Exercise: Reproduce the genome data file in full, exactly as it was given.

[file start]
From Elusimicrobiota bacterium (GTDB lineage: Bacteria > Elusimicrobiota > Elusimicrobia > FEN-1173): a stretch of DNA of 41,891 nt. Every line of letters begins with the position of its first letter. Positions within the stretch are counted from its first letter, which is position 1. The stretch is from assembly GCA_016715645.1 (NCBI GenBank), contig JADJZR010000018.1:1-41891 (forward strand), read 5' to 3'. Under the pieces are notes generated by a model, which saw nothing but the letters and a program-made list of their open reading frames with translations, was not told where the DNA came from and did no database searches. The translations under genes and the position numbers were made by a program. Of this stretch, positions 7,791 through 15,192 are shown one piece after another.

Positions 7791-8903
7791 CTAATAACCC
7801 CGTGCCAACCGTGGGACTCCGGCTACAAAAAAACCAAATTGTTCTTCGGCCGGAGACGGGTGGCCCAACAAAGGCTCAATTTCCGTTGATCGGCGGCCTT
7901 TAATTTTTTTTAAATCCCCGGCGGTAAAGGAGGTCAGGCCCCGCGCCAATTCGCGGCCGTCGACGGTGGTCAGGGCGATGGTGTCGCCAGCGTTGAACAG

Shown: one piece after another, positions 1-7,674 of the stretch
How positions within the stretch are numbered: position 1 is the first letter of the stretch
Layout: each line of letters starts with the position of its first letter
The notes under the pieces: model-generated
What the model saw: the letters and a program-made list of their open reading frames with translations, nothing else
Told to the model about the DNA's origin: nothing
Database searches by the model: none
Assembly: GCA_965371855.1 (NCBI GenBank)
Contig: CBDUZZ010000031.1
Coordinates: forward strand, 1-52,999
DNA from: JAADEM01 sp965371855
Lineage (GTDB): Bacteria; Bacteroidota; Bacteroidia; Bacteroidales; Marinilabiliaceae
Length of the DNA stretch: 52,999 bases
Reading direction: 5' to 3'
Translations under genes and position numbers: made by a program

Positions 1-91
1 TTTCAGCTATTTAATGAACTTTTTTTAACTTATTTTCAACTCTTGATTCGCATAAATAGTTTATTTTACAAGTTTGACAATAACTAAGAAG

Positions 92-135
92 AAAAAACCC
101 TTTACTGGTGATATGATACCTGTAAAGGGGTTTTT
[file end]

From Elusimicrobiota bacterium (GTDB lineage: Bacteria > Elusimicrobiota > Elusimicrobia > FEN-1173): a stretch of DNA of 41,891 nt. Every line of letters begins with the position of its first letter. Positions within the stretch are counted from its first letter, which is position 1. The stretch is from assembly GCA_016715645.1 (NCBI GenBank), contig JADJZR010000018.1:1-41891 (forward strand), read 5' to 3'. Under the pieces are notes generated by a model, which saw nothing but the letters and a program-made list of their open reading frames with translations, was not told where the DNA came from and did no database searches. The translations under genes and the position numbers were made by a program. Of this stretch, positions 7,791 through 15,192 are shown one piece after another.

Positions 7791-8903
7791 CTAATAACCC
7801 CGTGCCAACCGTGGGACTCCGGCTACAAAAAAACCAAATTGTTCTTCGGCCGGAGACGGGTGGCCCAACAAAGGCTCAATTTCCGTTGATCGGCGGCCTT
7901 TAATTTTTTTTAAATCCCCGGCGGTAAAGGAGGTCAGGCCCCGCGCCAATTCGCGGCCGTCGACGGTGGTCAGGGCGATGGTGTCGCCAGCGTTGAACAG

Shown: one piece after another, positions 1-7,674 of the stretch
How positions within the stretch are numbered: position 1 is the first letter of the stretch
Layout: each line of letters starts with the position of its first letter
The notes under the pieces: model-generated
What the model saw: the letters and a program-made list of their open reading frames with translations, nothing else
Told to the model about the DNA's origin: nothing
Database searches by the model: none
Assembly: GCA_965371855.1 (NCBI GenBank)
Contig: CBDUZZ010000031.1
Coordinates: forward strand, 1-52,999
DNA from: JAADEM01 sp965371855
Lineage (GTDB): Bacteria; Bacteroidota; Bacteroidia; Bacteroidales; Marinilabiliaceae
Length of the DNA stretch: 52,999 bases
Reading direction: 5' to 3'
Translations under genes and position numbers: made by a program

Positions 1-91
1 TTTCAGCTATTTAATGAACTTTTTTTAACTTATTTTCAACTCTTGATTCGCATAAATAGTTTATTTTACAAGTTTGACAATAACTAAGAAG

Positions 92-135
92 AAAAAACCC
101 TTTACTGGTGATATGATACCTGTAAAGGGGTTTTT